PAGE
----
What Does This Button Do?
A long-awaited memoir from the larger-than-life, multifaceted lead vocalist of Iron Maiden, one of the most successful, influential and enduring rock bands ever.Pioneers of Britain’s nascent Rock & Metal scene back in the late 1970s, Iron Maiden smashed its way to the top, thanks in no small part to the high-octane performances, operatic singing style, and stage presence of its second, but twice-longest-serving, lead singer, Bruce Dickinson. As Iron Maiden’s front man—first from 1981 to 1993, and then from 1999 to the present—Dickinson has been, and remains, a man of legend.But OTT front man is just one of the many hats Bruce wears. In addition to being one of the world’s most storied and well-respected singers and songwriters, he is an airline captain, aviation entrepreneur, motivational speaker, beer brewer, novelist, radio presenter, and film scriptwriter. He has also competed as a world-class level fencer. Often credited as a genuine polymath Bruce, in his own words (and handwritten script in the first instance!), sets forth many personal observations guaranteed to inspire curious souls and hard-core fans alike.Dickinson turns his unbridled creativity, passion, and anarchic humour to reveal some fascinating stories from his life, including his thirty years with Maiden, his solo career, his childhood within the eccentric British school system, his early bands, fatherhood and family, and his recent battle with cancer.Bold, honest, intelligent and very funny, his memoir is an up-close look inside the life, heart, and mind of one of the most unique and interesting men in the world; a true icon of rock.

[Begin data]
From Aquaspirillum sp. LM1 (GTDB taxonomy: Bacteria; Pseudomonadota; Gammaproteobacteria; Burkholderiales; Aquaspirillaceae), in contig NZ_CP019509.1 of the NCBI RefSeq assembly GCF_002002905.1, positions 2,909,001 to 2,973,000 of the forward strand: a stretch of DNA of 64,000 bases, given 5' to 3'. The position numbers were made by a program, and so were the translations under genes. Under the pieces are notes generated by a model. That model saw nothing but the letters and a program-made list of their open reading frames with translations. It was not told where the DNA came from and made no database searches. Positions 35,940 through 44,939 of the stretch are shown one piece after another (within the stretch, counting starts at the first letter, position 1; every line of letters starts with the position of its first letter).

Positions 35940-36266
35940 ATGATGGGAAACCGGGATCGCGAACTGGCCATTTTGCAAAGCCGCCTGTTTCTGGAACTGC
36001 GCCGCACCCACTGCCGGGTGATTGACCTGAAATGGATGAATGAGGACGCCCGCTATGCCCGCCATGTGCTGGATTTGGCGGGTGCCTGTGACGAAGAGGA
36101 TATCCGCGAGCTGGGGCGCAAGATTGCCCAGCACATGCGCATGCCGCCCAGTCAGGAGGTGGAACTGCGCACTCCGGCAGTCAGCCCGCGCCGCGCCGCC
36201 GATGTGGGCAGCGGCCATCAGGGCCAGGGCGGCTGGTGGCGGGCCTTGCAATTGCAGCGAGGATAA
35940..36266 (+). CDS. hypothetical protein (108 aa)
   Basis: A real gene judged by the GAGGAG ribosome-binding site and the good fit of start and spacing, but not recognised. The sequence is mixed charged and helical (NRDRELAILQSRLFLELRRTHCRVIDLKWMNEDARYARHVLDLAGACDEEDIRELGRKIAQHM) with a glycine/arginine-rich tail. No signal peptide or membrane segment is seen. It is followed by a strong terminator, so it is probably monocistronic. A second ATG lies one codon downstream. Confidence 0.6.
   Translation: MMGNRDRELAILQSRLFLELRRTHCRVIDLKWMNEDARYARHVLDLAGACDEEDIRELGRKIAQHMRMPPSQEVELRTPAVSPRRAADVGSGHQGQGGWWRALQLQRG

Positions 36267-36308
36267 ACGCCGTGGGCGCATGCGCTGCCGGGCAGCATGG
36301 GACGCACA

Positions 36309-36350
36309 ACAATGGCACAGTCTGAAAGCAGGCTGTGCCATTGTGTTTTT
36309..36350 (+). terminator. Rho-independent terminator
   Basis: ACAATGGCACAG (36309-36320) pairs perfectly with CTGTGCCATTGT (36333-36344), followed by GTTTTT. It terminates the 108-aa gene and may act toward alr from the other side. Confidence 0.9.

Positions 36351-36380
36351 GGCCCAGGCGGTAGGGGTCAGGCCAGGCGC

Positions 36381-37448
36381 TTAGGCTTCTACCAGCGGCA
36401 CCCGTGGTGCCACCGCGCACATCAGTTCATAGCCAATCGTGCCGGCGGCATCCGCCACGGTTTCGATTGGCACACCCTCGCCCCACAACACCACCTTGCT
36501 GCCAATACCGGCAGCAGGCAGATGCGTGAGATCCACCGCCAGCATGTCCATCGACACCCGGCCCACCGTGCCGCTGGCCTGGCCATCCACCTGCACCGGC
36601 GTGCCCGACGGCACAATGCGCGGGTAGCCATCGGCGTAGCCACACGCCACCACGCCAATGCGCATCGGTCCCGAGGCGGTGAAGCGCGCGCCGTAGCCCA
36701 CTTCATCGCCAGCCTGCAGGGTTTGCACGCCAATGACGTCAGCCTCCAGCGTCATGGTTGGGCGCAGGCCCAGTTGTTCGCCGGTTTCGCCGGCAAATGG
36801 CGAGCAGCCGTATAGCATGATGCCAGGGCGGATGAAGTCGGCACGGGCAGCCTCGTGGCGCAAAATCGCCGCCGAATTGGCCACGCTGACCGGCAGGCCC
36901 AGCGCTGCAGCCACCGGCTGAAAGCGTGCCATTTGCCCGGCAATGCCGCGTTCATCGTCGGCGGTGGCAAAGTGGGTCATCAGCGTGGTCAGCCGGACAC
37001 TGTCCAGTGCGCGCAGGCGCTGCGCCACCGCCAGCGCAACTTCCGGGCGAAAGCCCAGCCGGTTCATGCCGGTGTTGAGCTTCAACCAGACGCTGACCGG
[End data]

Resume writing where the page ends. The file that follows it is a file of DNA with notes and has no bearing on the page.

What Does This Button Do? Details

TitleWhat Does This Button Do?
Author
LanguageEnglish
ReleaseOct 31st, 2017
PublisherDey Street Books
ISBN-139780062468130
Rating
GenreBiography, Music, Nonfiction, Autobiography, Memoir

What Does This Button Do? Review

  • Ian
    January 1, 1970